Here’s one of my favorite stories about how the old Florida “Pork Choppers” did “bidness.”
One day in 1947, a group of movers and shakers sat down over fried chicken, cornbread, collard greens … and poker chips … at a Florida Power and Light-owned retreat on Horseshoe Lake in Marion County.
The big winner that day happened to be John D. Pennekamp; not a politico, but editor of the Miami Herald.
“I was a pretty good poker player in those days but not as good as I seemed that day,” Pennekamp, years later, told Allen Morris, the legendary clerk of the Florida House. “I couldn’t lose. I won hand after hand. Made uncanny draws.”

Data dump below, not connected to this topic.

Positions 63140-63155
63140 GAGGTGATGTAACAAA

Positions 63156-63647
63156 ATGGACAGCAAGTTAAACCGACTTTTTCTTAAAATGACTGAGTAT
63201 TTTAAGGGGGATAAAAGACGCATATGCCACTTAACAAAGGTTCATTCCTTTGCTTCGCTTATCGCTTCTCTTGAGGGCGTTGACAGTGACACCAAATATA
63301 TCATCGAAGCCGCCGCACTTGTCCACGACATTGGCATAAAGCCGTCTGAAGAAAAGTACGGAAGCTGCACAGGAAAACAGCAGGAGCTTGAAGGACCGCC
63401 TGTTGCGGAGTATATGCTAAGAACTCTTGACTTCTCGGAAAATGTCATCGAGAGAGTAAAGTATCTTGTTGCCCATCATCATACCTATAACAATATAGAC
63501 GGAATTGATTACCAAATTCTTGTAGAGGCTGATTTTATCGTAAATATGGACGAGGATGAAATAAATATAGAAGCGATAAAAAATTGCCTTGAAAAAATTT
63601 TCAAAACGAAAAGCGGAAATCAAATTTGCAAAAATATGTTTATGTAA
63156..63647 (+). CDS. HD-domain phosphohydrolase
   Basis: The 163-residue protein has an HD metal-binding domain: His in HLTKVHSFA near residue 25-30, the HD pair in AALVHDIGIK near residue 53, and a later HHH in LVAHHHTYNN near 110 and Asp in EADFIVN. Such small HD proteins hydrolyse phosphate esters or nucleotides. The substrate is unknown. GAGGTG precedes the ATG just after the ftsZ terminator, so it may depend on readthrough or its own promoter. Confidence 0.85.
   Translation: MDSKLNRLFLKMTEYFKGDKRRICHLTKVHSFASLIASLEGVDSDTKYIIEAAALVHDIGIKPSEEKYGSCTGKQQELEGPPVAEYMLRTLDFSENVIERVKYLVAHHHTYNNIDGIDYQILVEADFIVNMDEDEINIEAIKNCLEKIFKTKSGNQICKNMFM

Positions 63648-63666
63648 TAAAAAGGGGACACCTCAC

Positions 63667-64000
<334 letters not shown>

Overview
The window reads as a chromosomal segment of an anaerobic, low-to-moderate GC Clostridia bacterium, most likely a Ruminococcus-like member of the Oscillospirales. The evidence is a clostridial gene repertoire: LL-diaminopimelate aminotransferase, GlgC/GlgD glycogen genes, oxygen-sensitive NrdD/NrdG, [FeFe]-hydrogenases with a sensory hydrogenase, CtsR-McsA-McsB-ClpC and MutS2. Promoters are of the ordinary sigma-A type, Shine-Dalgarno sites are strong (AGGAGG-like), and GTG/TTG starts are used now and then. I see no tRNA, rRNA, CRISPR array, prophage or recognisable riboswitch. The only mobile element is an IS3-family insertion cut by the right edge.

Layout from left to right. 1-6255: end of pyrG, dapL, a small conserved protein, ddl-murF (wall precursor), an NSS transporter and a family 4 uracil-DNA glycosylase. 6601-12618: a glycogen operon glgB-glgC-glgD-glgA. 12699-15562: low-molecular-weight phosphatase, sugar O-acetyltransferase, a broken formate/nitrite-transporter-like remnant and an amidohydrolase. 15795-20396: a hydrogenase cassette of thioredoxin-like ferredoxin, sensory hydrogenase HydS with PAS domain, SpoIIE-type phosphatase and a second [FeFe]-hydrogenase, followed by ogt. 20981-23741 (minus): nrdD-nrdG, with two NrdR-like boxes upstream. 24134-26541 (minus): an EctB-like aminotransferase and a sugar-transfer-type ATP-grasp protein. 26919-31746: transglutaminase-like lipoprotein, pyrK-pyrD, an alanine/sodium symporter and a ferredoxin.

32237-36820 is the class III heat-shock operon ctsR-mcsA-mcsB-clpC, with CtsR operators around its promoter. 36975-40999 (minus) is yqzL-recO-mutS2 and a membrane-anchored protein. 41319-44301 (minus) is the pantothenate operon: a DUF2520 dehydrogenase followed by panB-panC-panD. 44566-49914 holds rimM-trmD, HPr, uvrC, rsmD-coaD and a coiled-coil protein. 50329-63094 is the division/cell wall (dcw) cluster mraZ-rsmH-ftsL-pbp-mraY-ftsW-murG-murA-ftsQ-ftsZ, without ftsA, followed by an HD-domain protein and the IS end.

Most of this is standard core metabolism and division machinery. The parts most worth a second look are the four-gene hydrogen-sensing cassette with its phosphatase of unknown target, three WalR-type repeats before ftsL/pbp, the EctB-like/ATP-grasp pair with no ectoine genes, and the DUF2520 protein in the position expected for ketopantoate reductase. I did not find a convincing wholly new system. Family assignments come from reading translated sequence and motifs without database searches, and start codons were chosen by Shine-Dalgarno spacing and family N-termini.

Finally, as the story goes, B.C. “Bill” Pearce, state senator from East Palatka, threw down his cards in disgust and asked Pennekamp “Just how much money do you need for that (expletive) park of yours?”
As it so happens, Pennekamp was spearheading a campaign to buy land in the Everglades to be turned over to the federal government for preservation. He had intended to ask for $400,000. But running a bluff that would make any poker player proud, Pennekamp impulsively upped the ante to $2 million.
Grumbled Pearce “Why don’t you come over to the Legislature and get it instead of taking it out of our pockets?”
And so he did. “From that point on we were in,” he told Morris. “That was the way it was with the Pork Choppers. When they said something, that was it.”
So it was that the Everglades National Park was born on a bet. Is this a great state or what?